§ 7. Mr. Bullard
asked the Minister of Agriculture, Fisheries and Food what has been the sum paid in compensation to pig owners for animals slaughtered in connection with outbreaks of swine fever from the inception of the scheme to date; and in how many cases compensation has been paid twice for successive outbreaks.
§ Mr. Soames
From 11th March, when the slaughter policy for swine fever was introduced, to 15th July, approximately 164,000 pigs had been slaughtered. Compensation is estimated at £1.8 million to date in 1029 the current financial year, plus £325,000 paid in 1962–63. The number of herds slaughtered in this period was 802, including 169 in which disease had been confirmed before 11th March. The 633 outbreaks confirmed since 11th March compares with 635 outbreaks in 1962 and an average of 498 for the past five years. There have been 16 cases in which disease has been confirmed a second time on the same premises.
§ Mr. Bullard
These are very large figures indeed both of the number of herds and of the amounts paid. Is my right hon. Friend satisfied that the scheme will result in the elimination of swine fever if pursued far enough, and has he got the rules right about restocking? It seems that some of the restocking in premises which have been infected is rather quick. Do not the alarming number of second cases where compensation has been paid seem to indicate that something is a little wrong? Further, is not my right hon. Friend providing an insurance which the scheme was not intended to provide? Some owners of herds keep very large numbers together in one place. Does it not appear, very often, that there is a risk in the holding of such large numbers which normally would be carried by the private owner but which my right hon. Friend is tending to carry under this scheme?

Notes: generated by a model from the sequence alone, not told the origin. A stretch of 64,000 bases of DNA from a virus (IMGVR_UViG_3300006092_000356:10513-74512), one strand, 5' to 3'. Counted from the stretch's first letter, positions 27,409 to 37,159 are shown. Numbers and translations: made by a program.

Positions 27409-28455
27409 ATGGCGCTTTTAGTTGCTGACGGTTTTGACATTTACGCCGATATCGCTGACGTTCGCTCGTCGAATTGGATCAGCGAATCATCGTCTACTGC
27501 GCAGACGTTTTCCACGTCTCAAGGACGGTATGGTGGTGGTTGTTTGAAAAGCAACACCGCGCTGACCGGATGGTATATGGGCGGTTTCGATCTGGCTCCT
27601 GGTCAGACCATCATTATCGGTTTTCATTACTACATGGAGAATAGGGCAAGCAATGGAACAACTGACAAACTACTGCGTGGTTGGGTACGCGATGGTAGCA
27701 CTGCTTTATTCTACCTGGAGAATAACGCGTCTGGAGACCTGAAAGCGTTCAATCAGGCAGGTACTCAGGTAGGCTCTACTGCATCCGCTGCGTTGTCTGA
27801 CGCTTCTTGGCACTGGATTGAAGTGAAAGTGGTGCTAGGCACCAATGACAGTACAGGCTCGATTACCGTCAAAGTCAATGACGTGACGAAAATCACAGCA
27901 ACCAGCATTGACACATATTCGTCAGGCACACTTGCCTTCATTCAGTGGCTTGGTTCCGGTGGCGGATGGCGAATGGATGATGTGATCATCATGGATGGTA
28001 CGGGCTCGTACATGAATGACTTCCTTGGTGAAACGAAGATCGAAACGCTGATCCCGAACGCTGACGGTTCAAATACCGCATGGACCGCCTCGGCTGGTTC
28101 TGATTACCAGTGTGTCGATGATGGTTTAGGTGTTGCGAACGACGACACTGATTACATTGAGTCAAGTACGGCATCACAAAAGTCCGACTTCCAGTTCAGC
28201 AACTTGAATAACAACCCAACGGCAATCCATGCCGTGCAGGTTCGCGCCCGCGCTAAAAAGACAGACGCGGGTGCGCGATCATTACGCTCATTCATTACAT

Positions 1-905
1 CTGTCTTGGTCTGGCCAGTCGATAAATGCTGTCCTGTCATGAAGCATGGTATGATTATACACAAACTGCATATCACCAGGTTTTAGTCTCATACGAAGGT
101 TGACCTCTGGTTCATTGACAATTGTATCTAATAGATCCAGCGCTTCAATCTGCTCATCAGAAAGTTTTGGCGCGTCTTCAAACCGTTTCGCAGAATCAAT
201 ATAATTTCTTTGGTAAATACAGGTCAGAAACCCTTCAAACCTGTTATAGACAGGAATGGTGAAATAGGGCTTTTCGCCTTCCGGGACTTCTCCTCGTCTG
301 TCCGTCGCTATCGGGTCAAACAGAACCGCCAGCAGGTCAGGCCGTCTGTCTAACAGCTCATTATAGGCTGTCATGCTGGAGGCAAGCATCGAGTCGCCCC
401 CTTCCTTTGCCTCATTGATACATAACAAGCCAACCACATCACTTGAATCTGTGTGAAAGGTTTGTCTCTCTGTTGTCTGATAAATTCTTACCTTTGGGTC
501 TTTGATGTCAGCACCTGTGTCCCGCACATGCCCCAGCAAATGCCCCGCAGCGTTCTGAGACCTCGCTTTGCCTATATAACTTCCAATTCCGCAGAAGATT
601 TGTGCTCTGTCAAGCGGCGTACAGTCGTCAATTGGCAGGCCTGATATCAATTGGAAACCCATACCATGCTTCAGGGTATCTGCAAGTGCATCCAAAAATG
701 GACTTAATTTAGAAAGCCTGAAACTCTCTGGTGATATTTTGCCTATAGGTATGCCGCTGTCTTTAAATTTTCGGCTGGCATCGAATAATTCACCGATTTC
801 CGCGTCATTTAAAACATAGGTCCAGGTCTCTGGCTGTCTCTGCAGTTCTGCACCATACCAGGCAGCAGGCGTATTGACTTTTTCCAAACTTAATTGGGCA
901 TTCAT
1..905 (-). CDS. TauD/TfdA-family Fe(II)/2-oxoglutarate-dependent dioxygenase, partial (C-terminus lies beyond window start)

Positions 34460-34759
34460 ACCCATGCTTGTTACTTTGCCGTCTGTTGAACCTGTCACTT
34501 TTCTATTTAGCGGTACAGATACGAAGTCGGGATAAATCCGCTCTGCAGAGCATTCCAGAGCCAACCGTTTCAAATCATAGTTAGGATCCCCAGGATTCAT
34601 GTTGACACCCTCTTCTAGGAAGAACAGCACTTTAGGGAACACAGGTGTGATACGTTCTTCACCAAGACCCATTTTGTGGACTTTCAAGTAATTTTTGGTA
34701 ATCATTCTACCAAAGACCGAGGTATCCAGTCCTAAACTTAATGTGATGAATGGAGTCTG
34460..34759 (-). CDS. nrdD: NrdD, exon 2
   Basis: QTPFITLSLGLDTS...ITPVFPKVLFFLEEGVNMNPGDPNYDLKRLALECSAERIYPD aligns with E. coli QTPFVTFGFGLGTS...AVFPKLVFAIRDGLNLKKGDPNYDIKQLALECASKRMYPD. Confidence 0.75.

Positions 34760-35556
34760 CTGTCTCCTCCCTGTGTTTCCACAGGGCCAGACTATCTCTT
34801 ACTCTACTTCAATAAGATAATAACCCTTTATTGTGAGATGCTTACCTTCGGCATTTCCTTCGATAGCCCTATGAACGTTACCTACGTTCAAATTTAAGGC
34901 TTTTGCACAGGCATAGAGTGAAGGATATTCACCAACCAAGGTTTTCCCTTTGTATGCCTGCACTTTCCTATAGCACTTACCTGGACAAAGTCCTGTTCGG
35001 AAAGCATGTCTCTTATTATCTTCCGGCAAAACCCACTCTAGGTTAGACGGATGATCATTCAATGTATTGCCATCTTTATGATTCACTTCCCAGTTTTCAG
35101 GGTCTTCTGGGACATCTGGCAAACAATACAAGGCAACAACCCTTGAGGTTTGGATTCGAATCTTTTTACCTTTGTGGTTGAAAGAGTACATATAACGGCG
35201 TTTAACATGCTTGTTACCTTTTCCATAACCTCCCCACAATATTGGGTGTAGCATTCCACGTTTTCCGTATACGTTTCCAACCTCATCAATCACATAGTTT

§ Mr. Soames
We were expecting a large incidence of the disease because it was rife at the time when we introduced the policy. In fact, the weekly incidence has come down from between 50 to 60 in the opening stages of the scheme and it is now running at about 20 to 30. This is a considerable improvement. We always expected that it would be high, as it always is when we start a slaughter policy.
My hon. Friend, asks whether I am satisfied that the scheme will succeed. I think that there is an excellent chance that it will, and it is something well worth trying. As regards the disease coming again in 16 herds, I do not think that this is a very high proportion out of 635. Restocking is not permitted until 14 days after the completion of disinfection. In fact, experimental work has shown that, even without disinfection, the swine fever virus does not survive for more than about 10 days. I have questioned this and I am assured by my veterinary 1030 experts that there is no question of a recrudescence of the same disease taking place in any of these herds.